Family and the Holidays

Reflecting on family ancestry

It's been a while since my last post with all the usual preparations for the holidays.  It's such a wonderful time of year to reflect on your family ancestry. There are many sources to look up what your family would have done back in the home country or during the American Revolution.  Holiday traditions change a lot over time and space. 

Where do your family traditions come from?

Including holiday traditions in your family ancestry research will also help make the people come alive.  Are you descended from Puritans with their very strict rules on celebrations; meaning there was no presents, decorations, singing or dancing.  Or maybe you're descended from Germanic and Nordic regions and Christmas was a major event?  How have these traditions shaped how you celebrate the holidays?

Our family follows most of my families traditions since I do the planning! In the weeks before Christmas, we have adopted the Shelf Elf tradition.  My Godmother sent it to us.  His name is Toodles Tinga (that's a whole other story).  Toodles Tinga watches the kids everyday and reports back to Santa each night.  When he returns he is in a different place in the living room.  So the kids have to find him every morning.  They compete to see who finds Toodles first.  Even more precious is Toodles gives our oldest the opportunity to "talk" directly to Santa about many things including his brothers bad behavior and what he'd like for Christmas.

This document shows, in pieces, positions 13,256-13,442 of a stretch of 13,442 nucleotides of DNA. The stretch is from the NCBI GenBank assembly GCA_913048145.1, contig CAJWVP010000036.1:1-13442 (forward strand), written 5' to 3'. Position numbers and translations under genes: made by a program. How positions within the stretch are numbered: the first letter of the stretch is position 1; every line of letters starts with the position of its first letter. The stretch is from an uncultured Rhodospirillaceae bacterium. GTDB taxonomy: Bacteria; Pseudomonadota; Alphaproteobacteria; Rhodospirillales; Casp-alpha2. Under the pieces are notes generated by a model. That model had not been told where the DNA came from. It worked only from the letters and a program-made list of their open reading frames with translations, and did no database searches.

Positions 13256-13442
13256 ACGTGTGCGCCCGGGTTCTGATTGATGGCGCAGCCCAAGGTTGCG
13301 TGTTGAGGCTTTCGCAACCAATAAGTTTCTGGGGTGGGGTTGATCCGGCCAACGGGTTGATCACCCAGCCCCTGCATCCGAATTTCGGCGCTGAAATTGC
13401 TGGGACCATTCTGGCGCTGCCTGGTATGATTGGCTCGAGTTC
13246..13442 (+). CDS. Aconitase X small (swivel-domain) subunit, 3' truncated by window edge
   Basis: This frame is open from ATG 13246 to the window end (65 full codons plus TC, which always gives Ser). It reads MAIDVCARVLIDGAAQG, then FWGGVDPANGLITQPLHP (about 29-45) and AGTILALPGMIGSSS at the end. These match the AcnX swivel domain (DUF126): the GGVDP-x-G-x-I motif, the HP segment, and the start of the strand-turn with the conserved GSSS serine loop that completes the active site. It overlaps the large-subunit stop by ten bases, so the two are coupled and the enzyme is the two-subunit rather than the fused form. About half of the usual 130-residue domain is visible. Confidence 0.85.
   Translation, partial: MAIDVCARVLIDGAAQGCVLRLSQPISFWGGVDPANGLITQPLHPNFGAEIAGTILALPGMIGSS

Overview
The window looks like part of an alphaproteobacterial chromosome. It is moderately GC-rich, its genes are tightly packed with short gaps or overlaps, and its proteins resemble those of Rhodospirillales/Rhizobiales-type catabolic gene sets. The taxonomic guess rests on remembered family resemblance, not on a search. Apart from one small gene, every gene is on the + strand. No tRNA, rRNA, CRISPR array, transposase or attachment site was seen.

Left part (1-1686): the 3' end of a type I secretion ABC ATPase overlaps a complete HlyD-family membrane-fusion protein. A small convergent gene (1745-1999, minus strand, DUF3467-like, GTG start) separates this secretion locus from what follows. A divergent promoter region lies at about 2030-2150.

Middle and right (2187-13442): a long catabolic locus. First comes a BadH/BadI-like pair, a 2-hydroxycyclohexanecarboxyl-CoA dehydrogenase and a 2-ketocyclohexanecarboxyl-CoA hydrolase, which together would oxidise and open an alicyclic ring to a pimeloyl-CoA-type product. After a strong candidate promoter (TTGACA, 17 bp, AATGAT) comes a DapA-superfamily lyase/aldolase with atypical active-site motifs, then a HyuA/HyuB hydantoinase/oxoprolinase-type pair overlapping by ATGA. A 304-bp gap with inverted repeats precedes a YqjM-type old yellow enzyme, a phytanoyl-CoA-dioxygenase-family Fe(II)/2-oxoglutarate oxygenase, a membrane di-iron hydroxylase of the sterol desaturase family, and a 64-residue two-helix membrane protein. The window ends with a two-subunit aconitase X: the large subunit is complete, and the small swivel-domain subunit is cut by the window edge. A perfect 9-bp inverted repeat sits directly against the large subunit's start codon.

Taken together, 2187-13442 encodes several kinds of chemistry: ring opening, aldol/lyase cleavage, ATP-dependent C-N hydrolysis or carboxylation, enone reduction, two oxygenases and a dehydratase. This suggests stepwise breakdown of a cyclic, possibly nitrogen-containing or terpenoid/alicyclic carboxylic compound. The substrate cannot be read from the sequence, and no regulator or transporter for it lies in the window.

We have German corn chowder (it has bacon as the first ingredient so you know it's good!) and sandwiches on Christmas eve. Then presents are opened after the kitchen is completely cleaned up.  Last year we added an old tradition I'd just learned about; whoever finds the glass pickle ornament hidden in the tree first gets to open the first present.  Opening all the presents is a modification from my mother's family tradition.  Her family opened one present on Christmas eve and the rest in the morning but my sister was so insistent that we changed it to all of them on Christmas eve. 

Santa arrives in the night and delivers a few more presents and stuffs the stockings so the fun continues. Then we have a big, formal Christmas lunch/brunch with prime rib and all the fixings.  Sparkling cider is a wonderful addition to this meal.

Have a wonderful holiday and remember to keep the family in family tradition!

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